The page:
2 Corinthians 4:14
Knowing that he which raised up the Lord Jesus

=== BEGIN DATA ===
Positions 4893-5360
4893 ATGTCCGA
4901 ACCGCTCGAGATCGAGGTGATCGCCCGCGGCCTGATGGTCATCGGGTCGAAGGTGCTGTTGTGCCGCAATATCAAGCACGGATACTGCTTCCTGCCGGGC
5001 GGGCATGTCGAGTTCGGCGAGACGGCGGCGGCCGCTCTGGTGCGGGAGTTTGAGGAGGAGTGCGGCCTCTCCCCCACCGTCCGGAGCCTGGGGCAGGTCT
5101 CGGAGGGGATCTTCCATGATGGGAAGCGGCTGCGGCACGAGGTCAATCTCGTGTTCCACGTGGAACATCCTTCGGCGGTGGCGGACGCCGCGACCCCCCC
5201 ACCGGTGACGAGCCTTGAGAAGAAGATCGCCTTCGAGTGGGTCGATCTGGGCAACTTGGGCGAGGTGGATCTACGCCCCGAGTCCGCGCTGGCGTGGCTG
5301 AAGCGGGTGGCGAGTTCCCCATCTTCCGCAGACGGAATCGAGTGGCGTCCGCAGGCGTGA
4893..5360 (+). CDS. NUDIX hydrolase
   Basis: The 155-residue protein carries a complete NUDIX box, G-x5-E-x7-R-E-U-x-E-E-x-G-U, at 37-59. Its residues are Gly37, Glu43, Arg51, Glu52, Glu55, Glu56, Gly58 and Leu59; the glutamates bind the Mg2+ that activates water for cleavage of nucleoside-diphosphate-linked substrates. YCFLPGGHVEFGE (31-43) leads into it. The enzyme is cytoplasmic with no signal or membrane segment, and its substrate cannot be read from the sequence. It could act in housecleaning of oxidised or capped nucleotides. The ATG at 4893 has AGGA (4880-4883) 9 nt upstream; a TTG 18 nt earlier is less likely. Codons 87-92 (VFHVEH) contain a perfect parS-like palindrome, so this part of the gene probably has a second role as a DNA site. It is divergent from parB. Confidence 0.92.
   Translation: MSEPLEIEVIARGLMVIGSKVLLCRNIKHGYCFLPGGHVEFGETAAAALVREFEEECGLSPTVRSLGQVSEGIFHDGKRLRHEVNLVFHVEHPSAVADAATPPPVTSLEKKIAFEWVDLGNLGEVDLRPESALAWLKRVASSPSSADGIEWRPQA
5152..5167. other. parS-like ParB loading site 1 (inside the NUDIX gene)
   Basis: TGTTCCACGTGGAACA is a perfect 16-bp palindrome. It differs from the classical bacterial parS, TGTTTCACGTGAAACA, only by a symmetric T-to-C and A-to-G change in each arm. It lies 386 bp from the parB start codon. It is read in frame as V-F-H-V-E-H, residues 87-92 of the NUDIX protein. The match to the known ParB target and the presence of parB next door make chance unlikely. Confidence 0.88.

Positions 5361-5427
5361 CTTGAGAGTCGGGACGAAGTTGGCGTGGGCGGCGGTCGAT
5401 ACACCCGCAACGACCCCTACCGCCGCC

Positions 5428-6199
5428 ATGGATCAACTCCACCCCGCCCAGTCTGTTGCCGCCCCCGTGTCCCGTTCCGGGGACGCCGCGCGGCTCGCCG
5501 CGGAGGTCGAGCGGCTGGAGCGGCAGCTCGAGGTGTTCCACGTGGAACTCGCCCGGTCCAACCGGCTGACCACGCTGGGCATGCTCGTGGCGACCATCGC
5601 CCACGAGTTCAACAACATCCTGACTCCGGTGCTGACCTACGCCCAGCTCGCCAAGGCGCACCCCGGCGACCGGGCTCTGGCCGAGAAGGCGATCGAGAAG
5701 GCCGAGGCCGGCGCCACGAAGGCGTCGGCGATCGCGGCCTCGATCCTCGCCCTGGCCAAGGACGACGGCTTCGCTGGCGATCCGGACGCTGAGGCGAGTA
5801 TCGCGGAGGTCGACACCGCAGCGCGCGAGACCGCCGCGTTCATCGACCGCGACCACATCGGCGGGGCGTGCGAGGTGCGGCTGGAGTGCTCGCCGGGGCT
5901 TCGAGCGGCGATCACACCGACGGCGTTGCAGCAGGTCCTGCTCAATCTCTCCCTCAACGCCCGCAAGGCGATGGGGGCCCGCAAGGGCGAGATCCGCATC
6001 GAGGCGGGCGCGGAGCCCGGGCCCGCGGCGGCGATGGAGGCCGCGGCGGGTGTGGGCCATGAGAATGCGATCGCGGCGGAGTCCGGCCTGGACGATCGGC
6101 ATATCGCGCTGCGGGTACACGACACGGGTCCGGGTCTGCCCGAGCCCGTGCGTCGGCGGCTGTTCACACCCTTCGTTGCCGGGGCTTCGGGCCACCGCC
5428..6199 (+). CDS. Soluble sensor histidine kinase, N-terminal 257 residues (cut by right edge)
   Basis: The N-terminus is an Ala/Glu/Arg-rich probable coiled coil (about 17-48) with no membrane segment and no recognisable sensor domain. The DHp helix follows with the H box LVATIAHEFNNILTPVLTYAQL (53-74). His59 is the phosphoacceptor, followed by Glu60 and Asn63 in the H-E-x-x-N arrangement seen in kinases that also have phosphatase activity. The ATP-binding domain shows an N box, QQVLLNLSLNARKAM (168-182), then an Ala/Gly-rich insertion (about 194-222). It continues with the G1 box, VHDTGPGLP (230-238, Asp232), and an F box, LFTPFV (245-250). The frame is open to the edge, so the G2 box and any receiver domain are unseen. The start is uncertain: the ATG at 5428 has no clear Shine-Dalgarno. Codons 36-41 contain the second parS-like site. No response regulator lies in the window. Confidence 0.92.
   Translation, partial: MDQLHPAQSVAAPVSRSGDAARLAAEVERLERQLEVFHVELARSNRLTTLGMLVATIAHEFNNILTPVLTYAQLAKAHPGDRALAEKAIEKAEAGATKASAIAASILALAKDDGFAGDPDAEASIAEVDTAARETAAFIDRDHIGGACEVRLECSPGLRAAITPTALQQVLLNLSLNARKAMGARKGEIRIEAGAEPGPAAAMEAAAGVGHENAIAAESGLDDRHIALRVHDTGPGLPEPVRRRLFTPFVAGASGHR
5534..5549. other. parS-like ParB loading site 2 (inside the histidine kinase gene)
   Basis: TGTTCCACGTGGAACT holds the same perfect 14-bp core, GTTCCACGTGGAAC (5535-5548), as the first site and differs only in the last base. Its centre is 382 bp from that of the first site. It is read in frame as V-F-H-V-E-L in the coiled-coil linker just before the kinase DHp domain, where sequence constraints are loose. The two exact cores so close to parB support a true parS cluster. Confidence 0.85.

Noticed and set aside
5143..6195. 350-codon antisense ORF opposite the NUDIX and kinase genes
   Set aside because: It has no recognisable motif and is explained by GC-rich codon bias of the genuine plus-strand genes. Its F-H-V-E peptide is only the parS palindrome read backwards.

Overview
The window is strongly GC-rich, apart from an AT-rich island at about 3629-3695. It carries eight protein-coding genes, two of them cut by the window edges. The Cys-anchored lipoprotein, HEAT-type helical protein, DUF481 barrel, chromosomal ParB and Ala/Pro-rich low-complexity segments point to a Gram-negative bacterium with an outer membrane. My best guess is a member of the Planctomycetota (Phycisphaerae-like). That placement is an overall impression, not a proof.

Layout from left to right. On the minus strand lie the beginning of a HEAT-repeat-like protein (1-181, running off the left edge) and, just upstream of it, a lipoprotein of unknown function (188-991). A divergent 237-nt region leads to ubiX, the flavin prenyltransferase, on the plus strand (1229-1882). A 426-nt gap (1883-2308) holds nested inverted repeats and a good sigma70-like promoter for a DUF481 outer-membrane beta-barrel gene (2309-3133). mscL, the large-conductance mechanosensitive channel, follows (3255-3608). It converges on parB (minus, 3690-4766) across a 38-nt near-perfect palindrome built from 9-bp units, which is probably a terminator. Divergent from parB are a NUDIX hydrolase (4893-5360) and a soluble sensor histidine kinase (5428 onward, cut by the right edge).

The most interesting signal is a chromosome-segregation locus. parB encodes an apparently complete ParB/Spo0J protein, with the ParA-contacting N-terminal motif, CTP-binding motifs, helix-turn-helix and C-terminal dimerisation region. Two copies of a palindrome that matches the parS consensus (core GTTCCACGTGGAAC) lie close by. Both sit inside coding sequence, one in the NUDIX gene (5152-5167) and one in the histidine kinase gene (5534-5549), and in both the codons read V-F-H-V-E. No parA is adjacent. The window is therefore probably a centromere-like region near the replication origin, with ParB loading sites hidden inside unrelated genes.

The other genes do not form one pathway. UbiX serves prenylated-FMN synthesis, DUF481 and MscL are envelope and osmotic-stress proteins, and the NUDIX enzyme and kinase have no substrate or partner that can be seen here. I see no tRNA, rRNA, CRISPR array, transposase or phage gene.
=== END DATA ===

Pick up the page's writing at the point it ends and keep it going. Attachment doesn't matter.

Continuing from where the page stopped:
Besides having the same spirit of faith, mentioned in the preceding verse as a support under tribulation, the apostle proceeds in this, and some following verses, to take notice of other things which gave them relief under their pressures; such as the resurrection from the dead, all their afflictions being for the good of the churches and glory of God, the inward and comfortable experiences of the love and grace of God in the midst of them, and the end and issue of them, eternal glory. The former of these is observed here; "knowing", being firmly persuaded, and fully assured, that he "which raised up the Lord Jesus"; by whom God the Father is more especially designed, though not to the exclusion of the Son and Spirit, who were jointly concerned in raising the dead body of our Lord: shall raise us up also by Jesus; which may regard the resurrection of all the saints by Christ, not as a mere instrument, but as a co-efficient cause with the Father and Spirit: this the apostle concludes from the power of God in raising up Christ from the dead; he that is able to do the one, is certainly of power to effect the other; and also from that union there is between Christ and his people; he is the head, they are his members; and because the head is raised, the members shall be likewise. Christ's resurrection is not only the pattern, but the pledge of the resurrection of the saints. Now this doctrine, as it was fully known, and firmly believed by the apostles, was of great use to bear them up under their outward troubles; for though they were so afflicted and persecuted, death was visibly working in them, and they might expect in a short time to be laid in the grave; yet this was their consolation, that they should be raised again immortal and glorious by Christ; some copies read, "with Jesus", and so the Vulgate Latin version: "he shall present us with you"; that is, he will present us ministers, together with you the saints, and the rest of the elect of God; first, (hytwl) , "to himself", as the Syriac version adds, and then to his Father, in their full number, completely righteous and holy. These words indeed may be understood of a deliverance from temporal affliction, from that death they were labouring under, and exposed unto, and the sense be this; we firmly believe that he that raised up Christ from the dead, will deliver us from the present death of affliction, which will be a sort of resurrection from the dead, and will make us to stand by you, or in your presence; or, in other words, being thus delivered, we shall have an opportunity of visiting you, we have so long desired, and you have expected, which will be to your edification and comfort.